Use the esxtop command-line utility to periodically monitor the CPU and memory usage of individual hosts and their VMs. The esxtop utility provides a detailed look at how ESX uses resources in real time.
Here are some examples and guidelines for interpreting host-related esxtop data:
If the load average on the first line of the esxtop CPU panel is equal to the number of physical processors in the system, the host is overloaded.
If the usage percentage for the physical CPUs on the PCPU line (PCPU USED(%)) is 90% or greater, the CPUs are approaching an overloaded condition.
Here are some examples and guidelines for interpreting VM-related esxtop data:
High values for ready wait (%RDY) and %CSTP indicate contention for CPU. %RDY should be less than 10%-15% per vCPU. %CSTP should be less than 5% per vCPU.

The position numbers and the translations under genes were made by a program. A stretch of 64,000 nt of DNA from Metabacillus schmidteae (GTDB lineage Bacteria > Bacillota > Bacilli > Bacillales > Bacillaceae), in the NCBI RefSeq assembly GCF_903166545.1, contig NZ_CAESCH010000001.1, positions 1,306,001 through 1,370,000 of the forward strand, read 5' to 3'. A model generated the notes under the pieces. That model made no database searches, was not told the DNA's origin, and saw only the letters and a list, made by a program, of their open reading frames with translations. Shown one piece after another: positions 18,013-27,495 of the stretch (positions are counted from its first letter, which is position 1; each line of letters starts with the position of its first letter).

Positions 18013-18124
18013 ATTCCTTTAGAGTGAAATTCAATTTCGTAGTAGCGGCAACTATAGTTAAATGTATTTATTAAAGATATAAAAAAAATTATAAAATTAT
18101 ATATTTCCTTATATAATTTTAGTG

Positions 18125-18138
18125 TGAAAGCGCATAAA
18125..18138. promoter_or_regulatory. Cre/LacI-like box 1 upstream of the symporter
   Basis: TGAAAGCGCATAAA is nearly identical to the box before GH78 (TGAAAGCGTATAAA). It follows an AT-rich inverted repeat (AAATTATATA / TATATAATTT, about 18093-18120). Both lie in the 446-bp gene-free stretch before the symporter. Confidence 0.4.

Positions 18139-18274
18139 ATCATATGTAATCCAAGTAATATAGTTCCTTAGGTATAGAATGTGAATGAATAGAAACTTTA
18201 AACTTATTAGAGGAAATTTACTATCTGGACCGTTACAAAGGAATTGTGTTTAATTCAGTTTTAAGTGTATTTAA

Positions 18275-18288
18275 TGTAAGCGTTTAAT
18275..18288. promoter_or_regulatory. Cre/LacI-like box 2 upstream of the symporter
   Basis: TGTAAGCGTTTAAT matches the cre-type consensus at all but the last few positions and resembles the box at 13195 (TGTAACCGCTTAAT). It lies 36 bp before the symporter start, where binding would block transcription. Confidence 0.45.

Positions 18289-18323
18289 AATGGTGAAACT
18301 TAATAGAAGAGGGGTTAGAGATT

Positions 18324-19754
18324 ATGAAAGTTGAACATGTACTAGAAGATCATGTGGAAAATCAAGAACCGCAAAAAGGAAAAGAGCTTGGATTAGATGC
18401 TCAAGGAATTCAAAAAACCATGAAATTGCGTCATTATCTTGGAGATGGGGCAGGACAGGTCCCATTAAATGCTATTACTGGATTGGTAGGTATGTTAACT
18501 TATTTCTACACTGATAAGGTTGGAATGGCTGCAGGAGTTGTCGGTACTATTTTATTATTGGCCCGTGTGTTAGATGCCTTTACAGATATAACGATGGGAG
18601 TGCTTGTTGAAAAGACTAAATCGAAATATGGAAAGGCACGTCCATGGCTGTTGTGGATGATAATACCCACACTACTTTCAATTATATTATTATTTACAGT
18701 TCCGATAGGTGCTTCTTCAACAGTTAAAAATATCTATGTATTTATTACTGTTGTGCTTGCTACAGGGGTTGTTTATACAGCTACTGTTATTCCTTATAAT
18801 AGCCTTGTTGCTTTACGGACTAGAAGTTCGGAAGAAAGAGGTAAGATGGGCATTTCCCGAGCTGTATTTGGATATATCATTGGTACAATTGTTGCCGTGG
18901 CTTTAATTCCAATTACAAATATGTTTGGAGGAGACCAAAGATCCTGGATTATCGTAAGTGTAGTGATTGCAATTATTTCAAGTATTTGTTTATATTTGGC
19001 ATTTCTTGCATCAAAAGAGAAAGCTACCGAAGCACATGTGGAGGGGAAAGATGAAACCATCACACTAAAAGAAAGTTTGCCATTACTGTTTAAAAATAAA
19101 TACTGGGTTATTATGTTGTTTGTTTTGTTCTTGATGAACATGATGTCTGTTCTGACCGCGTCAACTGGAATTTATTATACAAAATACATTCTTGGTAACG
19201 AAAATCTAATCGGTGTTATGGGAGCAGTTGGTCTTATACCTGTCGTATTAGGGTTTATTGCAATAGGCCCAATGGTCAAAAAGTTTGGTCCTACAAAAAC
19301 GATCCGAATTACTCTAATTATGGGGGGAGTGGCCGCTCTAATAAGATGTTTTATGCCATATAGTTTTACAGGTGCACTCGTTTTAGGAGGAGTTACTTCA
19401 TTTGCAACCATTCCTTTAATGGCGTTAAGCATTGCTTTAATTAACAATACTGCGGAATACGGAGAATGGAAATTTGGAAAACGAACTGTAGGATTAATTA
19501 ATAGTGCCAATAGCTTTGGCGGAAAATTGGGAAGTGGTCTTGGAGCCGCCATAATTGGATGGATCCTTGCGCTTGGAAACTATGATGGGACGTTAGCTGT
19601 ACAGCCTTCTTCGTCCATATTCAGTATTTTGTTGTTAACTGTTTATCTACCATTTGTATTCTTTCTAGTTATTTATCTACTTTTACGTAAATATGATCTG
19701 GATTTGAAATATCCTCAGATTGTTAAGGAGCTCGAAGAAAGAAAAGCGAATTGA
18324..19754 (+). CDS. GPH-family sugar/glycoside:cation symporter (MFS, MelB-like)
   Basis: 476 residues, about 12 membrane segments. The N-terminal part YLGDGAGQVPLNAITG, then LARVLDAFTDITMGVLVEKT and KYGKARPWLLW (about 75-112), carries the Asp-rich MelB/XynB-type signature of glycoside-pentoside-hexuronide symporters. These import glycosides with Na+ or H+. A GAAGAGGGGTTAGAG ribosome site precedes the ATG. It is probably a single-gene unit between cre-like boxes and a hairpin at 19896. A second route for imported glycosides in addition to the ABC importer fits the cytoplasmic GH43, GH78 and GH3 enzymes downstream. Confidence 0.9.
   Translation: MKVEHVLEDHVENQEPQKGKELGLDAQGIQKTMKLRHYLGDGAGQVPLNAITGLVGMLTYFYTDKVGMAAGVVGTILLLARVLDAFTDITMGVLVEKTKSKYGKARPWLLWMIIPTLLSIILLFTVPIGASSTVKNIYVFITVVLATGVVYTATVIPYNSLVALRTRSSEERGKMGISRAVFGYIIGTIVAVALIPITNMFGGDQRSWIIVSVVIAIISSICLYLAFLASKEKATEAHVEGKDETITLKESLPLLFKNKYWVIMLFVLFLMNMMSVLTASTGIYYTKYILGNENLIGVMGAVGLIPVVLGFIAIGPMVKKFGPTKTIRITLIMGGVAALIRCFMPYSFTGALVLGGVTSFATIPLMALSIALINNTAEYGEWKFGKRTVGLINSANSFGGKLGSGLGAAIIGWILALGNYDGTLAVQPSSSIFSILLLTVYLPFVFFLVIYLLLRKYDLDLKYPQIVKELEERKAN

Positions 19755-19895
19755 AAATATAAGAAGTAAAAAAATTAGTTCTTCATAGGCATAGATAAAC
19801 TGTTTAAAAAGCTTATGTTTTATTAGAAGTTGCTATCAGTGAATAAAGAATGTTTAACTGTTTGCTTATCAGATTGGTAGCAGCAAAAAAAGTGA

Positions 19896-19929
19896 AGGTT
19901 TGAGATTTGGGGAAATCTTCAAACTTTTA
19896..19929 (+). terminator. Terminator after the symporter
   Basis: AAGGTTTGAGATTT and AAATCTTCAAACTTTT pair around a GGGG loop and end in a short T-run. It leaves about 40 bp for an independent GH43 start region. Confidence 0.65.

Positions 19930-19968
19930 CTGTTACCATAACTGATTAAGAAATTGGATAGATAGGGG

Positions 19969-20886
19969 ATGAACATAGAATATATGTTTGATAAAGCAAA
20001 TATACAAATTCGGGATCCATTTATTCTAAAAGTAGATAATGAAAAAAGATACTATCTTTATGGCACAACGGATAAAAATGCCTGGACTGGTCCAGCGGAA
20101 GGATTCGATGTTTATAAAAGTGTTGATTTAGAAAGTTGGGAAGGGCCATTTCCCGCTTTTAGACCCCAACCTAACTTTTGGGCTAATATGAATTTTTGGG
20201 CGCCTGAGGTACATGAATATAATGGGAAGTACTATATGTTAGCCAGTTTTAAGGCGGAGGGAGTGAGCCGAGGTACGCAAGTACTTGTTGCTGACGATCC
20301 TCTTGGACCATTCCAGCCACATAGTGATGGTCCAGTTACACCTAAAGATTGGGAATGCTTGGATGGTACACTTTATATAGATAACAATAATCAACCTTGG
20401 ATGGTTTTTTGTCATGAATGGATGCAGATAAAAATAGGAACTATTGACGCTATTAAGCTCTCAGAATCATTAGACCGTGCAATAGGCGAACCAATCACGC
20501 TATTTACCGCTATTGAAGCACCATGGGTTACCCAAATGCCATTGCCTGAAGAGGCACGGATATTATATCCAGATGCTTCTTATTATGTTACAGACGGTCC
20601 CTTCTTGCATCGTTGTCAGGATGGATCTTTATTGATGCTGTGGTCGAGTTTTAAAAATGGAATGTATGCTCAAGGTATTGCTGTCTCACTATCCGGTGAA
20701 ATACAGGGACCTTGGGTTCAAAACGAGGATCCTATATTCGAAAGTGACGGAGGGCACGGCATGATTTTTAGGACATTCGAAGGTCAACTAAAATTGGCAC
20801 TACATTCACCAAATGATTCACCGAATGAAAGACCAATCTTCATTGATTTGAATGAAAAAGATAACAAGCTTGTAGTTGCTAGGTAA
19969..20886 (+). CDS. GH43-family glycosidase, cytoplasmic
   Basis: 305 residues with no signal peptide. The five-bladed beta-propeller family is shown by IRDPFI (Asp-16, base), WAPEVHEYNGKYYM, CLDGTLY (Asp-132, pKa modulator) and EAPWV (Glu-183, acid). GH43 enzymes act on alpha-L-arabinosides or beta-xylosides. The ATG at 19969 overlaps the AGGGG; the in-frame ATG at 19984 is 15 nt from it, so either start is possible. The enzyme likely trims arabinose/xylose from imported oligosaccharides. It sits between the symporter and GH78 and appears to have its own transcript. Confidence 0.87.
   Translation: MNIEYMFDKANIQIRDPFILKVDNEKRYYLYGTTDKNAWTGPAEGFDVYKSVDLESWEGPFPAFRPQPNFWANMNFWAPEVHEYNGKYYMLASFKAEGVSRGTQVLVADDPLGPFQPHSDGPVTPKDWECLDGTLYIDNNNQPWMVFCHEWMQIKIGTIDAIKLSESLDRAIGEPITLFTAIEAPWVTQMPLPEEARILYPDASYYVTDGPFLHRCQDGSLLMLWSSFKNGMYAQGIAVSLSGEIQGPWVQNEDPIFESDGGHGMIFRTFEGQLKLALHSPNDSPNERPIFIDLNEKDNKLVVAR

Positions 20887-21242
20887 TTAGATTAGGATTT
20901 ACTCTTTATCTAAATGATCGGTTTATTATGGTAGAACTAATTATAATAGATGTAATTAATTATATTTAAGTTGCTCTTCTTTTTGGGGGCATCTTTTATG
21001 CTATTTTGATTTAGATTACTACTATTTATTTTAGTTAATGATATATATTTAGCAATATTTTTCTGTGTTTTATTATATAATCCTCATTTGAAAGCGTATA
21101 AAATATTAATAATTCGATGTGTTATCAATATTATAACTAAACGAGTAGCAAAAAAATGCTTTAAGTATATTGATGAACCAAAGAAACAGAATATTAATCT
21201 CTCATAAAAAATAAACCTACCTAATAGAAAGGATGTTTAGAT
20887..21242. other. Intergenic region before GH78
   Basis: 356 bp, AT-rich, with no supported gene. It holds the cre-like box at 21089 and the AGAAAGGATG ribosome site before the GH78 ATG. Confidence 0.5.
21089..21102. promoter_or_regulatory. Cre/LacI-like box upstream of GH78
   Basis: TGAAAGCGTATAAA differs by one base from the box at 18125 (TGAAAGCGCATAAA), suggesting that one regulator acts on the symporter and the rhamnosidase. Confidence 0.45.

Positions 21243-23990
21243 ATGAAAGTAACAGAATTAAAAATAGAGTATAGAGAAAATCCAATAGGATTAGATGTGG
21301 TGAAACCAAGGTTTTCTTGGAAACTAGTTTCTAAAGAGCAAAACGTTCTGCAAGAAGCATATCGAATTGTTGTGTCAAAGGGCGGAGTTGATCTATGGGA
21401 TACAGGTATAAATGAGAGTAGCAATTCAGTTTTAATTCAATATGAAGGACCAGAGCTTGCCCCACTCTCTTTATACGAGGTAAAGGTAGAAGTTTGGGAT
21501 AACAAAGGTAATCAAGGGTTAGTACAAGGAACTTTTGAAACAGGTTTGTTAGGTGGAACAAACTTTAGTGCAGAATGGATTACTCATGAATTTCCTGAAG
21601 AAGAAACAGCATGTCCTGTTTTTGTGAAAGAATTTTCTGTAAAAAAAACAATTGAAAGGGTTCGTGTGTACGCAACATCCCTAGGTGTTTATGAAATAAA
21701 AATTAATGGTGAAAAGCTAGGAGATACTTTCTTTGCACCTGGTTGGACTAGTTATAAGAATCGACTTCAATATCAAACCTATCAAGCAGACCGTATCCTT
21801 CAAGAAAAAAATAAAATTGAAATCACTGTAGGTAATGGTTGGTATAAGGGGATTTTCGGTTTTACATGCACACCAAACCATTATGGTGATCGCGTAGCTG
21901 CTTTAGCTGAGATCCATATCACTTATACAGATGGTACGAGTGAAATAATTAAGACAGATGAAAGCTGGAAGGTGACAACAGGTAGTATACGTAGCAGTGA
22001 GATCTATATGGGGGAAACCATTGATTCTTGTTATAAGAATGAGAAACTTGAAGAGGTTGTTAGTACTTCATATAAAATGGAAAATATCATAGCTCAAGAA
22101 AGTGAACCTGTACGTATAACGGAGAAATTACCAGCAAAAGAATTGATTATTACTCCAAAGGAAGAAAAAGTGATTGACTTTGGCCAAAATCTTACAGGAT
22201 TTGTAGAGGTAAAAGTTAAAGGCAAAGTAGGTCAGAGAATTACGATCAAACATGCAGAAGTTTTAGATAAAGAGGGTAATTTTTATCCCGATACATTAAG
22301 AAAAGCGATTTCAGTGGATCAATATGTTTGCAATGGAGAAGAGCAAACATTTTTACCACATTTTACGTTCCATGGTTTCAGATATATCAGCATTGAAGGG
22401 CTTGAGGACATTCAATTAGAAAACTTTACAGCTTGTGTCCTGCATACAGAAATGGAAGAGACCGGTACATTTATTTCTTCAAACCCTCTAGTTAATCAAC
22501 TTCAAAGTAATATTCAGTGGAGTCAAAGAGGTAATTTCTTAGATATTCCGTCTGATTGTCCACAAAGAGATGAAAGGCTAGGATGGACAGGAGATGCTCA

VMs with a high %CSTP might indicate that they have more vCPUs than required. For an IP Availability ManagerVM with four vCPUs and a high %CSTP, consider reducing the vCPUs to two.
Also, check the esxtop data for memory ballooning and swapping. (In the CPU panel, check the swap wait %SWPWT value; in the Memory panel, check the MCTLTGT (MB) value, the SWCUR (MB) value, and other balloon- and swap-related lines.) Swapping can be avoided in a VM by reserving memory for the VM that is at least equal in size to the VM’s active working set.